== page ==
Institutional members access full text with Ovid®

Share this article on:

Declining Differences in Response Rates with Antidepressants versus Placebo: A Modest Proposal for Another Contributing Cause


Journal of Psychiatric Practice®: May 2013 - Volume 19 - Issue 3 - p 227–233
doi: 10.1097/01.pra.0000430506.37144.d1
COLUMNS: Psychopharmacology

This column discusses declining differences in response rates between sequentially introduced selective serotonin reuptake inhibitors (SSRI) and placebo. Although discussions of this phenomenon in the literature have largely focused on increasing placebo response rates, the author proposes that another factor may be responsible. That factor is an order effect, meaning that response rates have been declining as a function of the number of SSRIs on the market when the next SSRI is in development. The rationale is that the pool of potential clinical trial participants likely to respond to a drug with this mechanism of action (MOA) becomes progressively smaller with the introduction of each new agent with the same MOA, because many patients will already have been treat- ed and responded to an earlier member of the class. This phenomenon is not limited to the SSRIs but generalizes to any class of treatments that shares the same MOA. (Journal of Psychiatric Practice 2013;19:227–233)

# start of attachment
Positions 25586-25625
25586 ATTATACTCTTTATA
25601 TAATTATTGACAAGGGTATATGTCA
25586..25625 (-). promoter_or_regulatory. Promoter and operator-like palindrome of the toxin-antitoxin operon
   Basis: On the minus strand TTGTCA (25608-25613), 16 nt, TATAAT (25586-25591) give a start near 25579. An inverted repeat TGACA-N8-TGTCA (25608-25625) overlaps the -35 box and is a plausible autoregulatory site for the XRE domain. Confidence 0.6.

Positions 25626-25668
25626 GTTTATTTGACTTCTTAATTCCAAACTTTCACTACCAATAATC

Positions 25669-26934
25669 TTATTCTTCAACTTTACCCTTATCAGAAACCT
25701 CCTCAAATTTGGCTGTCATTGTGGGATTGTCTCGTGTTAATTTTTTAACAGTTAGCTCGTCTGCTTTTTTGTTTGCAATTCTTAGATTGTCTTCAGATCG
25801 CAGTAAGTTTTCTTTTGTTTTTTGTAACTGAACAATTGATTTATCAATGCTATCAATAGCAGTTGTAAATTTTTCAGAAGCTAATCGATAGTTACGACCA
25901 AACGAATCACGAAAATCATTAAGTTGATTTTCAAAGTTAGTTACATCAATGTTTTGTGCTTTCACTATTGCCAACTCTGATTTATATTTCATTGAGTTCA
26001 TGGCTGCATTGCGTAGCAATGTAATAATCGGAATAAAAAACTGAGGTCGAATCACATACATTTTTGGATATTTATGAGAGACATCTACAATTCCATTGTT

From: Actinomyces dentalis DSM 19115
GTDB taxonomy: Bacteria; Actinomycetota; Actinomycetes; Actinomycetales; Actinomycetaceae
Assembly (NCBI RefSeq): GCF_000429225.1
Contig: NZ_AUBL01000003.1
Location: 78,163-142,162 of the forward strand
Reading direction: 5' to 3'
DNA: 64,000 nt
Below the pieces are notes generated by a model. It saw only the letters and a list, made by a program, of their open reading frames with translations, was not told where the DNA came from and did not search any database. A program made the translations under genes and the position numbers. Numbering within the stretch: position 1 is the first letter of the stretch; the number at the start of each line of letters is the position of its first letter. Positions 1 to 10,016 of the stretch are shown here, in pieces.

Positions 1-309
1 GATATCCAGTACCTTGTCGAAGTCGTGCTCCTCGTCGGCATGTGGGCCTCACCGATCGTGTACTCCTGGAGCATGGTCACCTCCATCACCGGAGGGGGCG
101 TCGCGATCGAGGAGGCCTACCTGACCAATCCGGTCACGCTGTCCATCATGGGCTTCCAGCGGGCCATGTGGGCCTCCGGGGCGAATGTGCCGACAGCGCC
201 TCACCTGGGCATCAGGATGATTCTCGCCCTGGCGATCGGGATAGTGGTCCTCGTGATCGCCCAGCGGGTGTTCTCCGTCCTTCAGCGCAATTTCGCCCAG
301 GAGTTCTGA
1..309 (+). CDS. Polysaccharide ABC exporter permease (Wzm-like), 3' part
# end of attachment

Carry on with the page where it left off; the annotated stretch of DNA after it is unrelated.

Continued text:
SHELDON H. PRESKORN, MD, is Professor, Department of Psychiatry, University of Kansas School of Medicine-Wichita, and Chief Science Officer and Medical Director, Kansas University- Wichita Clinical Trials Unit (KU-W CTU), Wichita, Kansas. He has more than 35 years of drug development research experience at all levels (i.e., preclinical through Phase IV) and has been a principal investigator on over 350 clinical trials—funded by industry, the federal government, or private foundations—including trials of every antidepressant and antipsychotic medication marketed in the United States over a period of 25 years. Dr. Preskorn maintains a website at where readers can access previ- ous columns and other publications.

The author acknowledges Frederick J. Ross, MS, and Carroll W. Hughes, PhD, for helpful comments and feedback on this article.

Disclosure statement: Over his career, Dr. Preskorn has worked with over 100 pharmaceutical companies in the United States and throughout the world. Over the past year, Dr. Preskorn has received grants/research support from or has served as a con- sultant, on the advisory board, or on the speakers bureau for the following: Abbott, AssureRx Health, Bristol-Myers Squibb, Cyberonics, Envivo, Johnson & Johnson, Merck, National Insti- tute of Mental Health, Naurex, Novartis, Pfizer, Stanley Medical Research Institute, Sunovion, and Taisho.

© 2013 by Lippincott Williams & Wilkins, Inc.